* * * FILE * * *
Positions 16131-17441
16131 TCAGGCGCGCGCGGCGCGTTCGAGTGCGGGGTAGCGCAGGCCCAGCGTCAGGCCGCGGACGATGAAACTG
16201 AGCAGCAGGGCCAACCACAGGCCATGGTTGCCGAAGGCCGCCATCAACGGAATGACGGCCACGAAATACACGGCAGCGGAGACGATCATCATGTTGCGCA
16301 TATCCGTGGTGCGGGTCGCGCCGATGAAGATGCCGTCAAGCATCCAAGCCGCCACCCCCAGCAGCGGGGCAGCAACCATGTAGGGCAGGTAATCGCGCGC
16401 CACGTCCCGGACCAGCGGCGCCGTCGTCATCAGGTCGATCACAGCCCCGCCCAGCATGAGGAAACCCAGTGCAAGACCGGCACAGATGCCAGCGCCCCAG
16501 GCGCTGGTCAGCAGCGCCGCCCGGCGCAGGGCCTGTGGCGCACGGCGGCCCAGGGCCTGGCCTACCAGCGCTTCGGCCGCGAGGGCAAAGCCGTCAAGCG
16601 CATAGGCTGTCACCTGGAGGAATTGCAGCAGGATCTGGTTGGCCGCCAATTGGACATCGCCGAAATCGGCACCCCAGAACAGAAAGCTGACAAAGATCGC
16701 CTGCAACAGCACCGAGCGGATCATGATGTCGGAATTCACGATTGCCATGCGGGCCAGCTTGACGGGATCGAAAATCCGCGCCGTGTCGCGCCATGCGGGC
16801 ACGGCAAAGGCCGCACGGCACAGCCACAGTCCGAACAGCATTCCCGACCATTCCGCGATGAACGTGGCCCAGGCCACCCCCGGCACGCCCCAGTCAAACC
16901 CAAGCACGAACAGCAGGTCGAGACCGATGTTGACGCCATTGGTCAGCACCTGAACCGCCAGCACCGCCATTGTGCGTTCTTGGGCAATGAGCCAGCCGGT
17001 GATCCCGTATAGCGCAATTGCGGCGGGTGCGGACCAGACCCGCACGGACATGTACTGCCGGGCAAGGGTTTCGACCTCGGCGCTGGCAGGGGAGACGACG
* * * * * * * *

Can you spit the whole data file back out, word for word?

Positions 16131-17441
16131 TCAGGCGCGCGCGGCGCGTTCGAGTGCGGGGTAGCGCAGGCCCAGCGTCAGGCCGCGGACGATGAAACTG
16201 AGCAGCAGGGCCAACCACAGGCCATGGTTGCCGAAGGCCGCCATCAACGGAATGACGGCCACGAAATACACGGCAGCGGAGACGATCATCATGTTGCGCA
16301 TATCCGTGGTGCGGGTCGCGCCGATGAAGATGCCGTCAAGCATCCAAGCCGCCACCCCCAGCAGCGGGGCAGCAACCATGTAGGGCAGGTAATCGCGCGC
16401 CACGTCCCGGACCAGCGGCGCCGTCGTCATCAGGTCGATCACAGCCCCGCCCAGCATGAGGAAACCCAGTGCAAGACCGGCACAGATGCCAGCGCCCCAG
16501 GCGCTGGTCAGCAGCGCCGCCCGGCGCAGGGCCTGTGGCGCACGGCGGCCCAGGGCCTGGCCTACCAGCGCTTCGGCCGCGAGGGCAAAGCCGTCAAGCG
16601 CATAGGCTGTCACCTGGAGGAATTGCAGCAGGATCTGGTTGGCCGCCAATTGGACATCGCCGAAATCGGCACCCCAGAACAGAAAGCTGACAAAGATCGC
16701 CTGCAACAGCACCGAGCGGATCATGATGTCGGAATTCACGATTGCCATGCGGGCCAGCTTGACGGGATCGAAAATCCGCGCCGTGTCGCGCCATGCGGGC
16801 ACGGCAAAGGCCGCACGGCACAGCCACAGTCCGAACAGCATTCCCGACCATTCCGCGATGAACGTGGCCCAGGCCACCCCCGGCACGCCCCAGTCAAACC
16901 CAAGCACGAACAGCAGGTCGAGACCGATGTTGACGCCATTGGTCAGCACCTGAACCGCCAGCACCGCCATTGTGCGTTCTTGGGCAATGAGCCAGCCGGT
17001 GATCCCGTATAGCGCAATTGCGGCGGGTGCGGACCAGACCCGCACGGACATGTACTGCCGGGCAAGGGTTTCGACCTCGGCGCTGGCAGGGGAGACGACG